Chapter 3 - Situations Subchapter: Breaking up

Breaking up – the ultimate NO

Break ups occurs for any number of reasons, but the only one that counts is that one person no longer sees the other person as part of their future.

Deciding to break-up is a shared decision. Even though a break-up is often initiated by one person, the decision is shared because it affects and involves both persons.

 

ARE WE STILL A COUPLE?

The Field Model diagram with one character on Yes and on character on No.

 

One person can’t force another person to continue in a relationship against their will. If one person is a NO the relationship moves to the End Zone.

There’s still a ME and a YOU, but no longer an US.

 

A difficult conversation

The person who initiates the break-up may still care about the other person and not want to cause unnecessary hurt.

They may even be reluctant to have the conversation that ultimately ends the relationship because of how it will make the other person feel.

They may also be experiencing feelings of guilt, knowing that they will hurt someone they’ve been close to.

For the other person, the end of a relationship may be unexpected and come as an emotionally wrenching shock. They may be feeling confused and in denial about what’s actually happening.

 

A character with two big bubbles on either side of them containing written thoughts: 'What about the dog?', 'Mum will be sad', ‘New place to live’, ‘Nooo!!’, ‘I hate you!’, ‘I love you!’.

 

Breaking up respectfully

As difficult as a break-up conversation might be, it must be done and if possible, should be done respectfully.

  • Your partner deserves to hear this decision from you personally - say it face to face.
  • Think ahead about what you are going to say and how you are going to communicate your decision.
  • Don’t make it public knowledge before you do have the break up conversation. Your partner deserves to hear it from you first, not someone else.
  • Be clear that this is a break up and there is no ambiguity.
  • If you are concerned about how the other person will react to this break up, pick a public location like a café or a busy park.
  • Be sensitive but be honest, even if the reasons may cause immediate hurt.
  • Don’t get coaxed into an argument.
  • Show kindness and respect for the other person’s feelings while maintaining enough distance to confirm the break up is actually happening.
  • Confide in someone you trust. Even if you are the one ending the relationship, you may experience complicated emotions and need someone to talk to afterwards.

 

Processing a break-up

An illustrated character sobbing over a broken picture frame of a couple split in half; a pet dog looks concerned.

 

Break-ups involve change and loss.

Change is inevitable and ranges from relatively small adjustments like ‘who will I take to the gig next week?’, to major life changes such as ‘where will I sleep tonight?’.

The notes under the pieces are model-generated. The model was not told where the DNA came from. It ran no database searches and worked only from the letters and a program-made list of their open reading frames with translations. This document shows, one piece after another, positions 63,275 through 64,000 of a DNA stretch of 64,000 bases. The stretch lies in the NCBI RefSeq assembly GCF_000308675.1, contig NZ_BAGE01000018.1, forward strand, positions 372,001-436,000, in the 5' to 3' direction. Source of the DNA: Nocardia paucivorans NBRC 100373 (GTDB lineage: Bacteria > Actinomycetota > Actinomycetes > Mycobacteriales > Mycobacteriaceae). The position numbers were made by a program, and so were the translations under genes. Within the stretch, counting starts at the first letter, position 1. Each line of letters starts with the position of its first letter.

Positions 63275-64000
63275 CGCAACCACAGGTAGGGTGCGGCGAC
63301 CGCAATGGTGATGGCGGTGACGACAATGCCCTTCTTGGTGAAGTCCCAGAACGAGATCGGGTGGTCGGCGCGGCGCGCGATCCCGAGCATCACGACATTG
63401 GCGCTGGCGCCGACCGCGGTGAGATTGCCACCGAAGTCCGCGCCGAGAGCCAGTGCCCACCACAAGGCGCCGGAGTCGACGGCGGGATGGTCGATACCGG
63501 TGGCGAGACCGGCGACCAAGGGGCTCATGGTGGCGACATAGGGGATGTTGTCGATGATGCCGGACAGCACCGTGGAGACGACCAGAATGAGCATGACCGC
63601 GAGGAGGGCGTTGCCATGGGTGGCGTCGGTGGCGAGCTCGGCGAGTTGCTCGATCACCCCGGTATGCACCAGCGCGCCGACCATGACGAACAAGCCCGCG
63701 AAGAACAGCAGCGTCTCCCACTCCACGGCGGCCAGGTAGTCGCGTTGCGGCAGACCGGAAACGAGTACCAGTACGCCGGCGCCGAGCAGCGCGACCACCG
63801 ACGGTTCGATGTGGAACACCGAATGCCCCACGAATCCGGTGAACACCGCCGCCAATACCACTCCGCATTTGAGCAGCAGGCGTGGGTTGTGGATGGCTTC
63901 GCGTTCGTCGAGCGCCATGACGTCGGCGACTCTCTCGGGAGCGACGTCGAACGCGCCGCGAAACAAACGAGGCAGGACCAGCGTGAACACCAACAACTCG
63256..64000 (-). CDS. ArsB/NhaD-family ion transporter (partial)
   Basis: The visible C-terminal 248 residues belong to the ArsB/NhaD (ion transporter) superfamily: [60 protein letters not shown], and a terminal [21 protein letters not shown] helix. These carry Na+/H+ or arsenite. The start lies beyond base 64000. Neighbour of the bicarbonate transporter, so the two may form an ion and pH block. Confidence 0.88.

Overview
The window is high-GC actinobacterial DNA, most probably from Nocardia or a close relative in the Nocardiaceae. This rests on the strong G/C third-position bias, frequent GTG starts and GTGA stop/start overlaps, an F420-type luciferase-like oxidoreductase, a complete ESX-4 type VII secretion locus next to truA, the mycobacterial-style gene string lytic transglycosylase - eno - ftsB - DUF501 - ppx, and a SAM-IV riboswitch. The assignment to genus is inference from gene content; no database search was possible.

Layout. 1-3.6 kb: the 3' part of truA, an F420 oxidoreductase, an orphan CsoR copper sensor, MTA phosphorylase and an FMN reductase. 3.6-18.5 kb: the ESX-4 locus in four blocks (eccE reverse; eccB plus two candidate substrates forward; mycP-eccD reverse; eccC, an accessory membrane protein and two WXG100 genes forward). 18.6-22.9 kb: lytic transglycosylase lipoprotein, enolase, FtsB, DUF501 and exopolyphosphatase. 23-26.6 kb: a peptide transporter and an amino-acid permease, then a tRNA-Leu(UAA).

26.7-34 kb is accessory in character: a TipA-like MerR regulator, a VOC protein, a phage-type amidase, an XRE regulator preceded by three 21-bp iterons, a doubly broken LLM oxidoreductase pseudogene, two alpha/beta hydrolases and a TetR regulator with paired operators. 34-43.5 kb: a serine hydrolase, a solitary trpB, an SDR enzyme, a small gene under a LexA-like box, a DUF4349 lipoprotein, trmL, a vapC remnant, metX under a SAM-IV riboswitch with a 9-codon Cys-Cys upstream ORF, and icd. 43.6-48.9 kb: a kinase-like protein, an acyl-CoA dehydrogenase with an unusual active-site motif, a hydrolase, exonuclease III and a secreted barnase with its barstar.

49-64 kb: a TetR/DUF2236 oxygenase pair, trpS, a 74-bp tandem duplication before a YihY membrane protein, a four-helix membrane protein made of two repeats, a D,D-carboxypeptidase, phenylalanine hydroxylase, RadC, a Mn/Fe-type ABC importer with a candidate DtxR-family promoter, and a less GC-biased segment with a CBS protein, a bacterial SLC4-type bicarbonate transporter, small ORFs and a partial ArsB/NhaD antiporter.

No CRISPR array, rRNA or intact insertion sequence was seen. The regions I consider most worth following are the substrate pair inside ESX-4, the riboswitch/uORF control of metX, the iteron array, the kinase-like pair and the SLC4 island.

Loss is tied to the end of the couple unit and can resemble a form of grief:

  • I’ll never kiss them again
  • We’ll never share anything again
  • We’ll never get married.

 

Recovering from a break-up may be a slow and painful process that relies on the support of good friends and family, and that’s ok. It’s important to seek out support from those you can trust.

Your feelings are your own and no-one else can tell you what your individual experience should be.

 

What’s not ok is to punish, hurt or harass the other person:

  • you can’t hit them
  • you can’t abuse them
  • you can’t get revenge on social media
  • you can’t harass them and try to change their mind.

 

 

Tips for coping post break-up

  • Allow yourself to feel sad and give yourself time to process the change and loss.
  • Let your friends and family know about the break-up so they can support you.
  • The end of a relationship doesn’t mean there’s anything wrong with you.
  • Look after your body with exercise, enough sleep, and good food.
  • Do things that are personally satisfying or make you happy.
  • Pursue new interests that have no association with your ex.
  • Acknowledge what was positive about the relationship and what might have been improved, both from your perspective and your ex’s.
  • If possible, avoid contact with your ex, at least to begin with.
  • Resist the urge to monitor your ex on social media.
  • Get professional help if you need it.

 

Still friends?

How you manage an ongoing relationship with an ex depends on:

  • how long you were together
  • the nature of the relationship
  • if children are involved
  • if there are shared friends and ongoing interaction is unavoidable
  • you are both keen to stay in each other’s life as friends.

 

Unless children are involved, this conversation is usually best left until both persons have taken time to process their own feelings and consider the future.

It could be as simple as saying ‘I’d just like to send you a text on your birthday’, or ‘let’s be respectful of each other’s feelings when bringing dates to group social events’.

There is also nothing wrong with wanting to draw a line under the relationship and move on with no further contact.

To avoid unexpected and uncomfortable situations if the relationship was significant and long-term, it’s a good idea to have a conversation about the future and how the both of you can navigate it in a way that’s respectful to each other.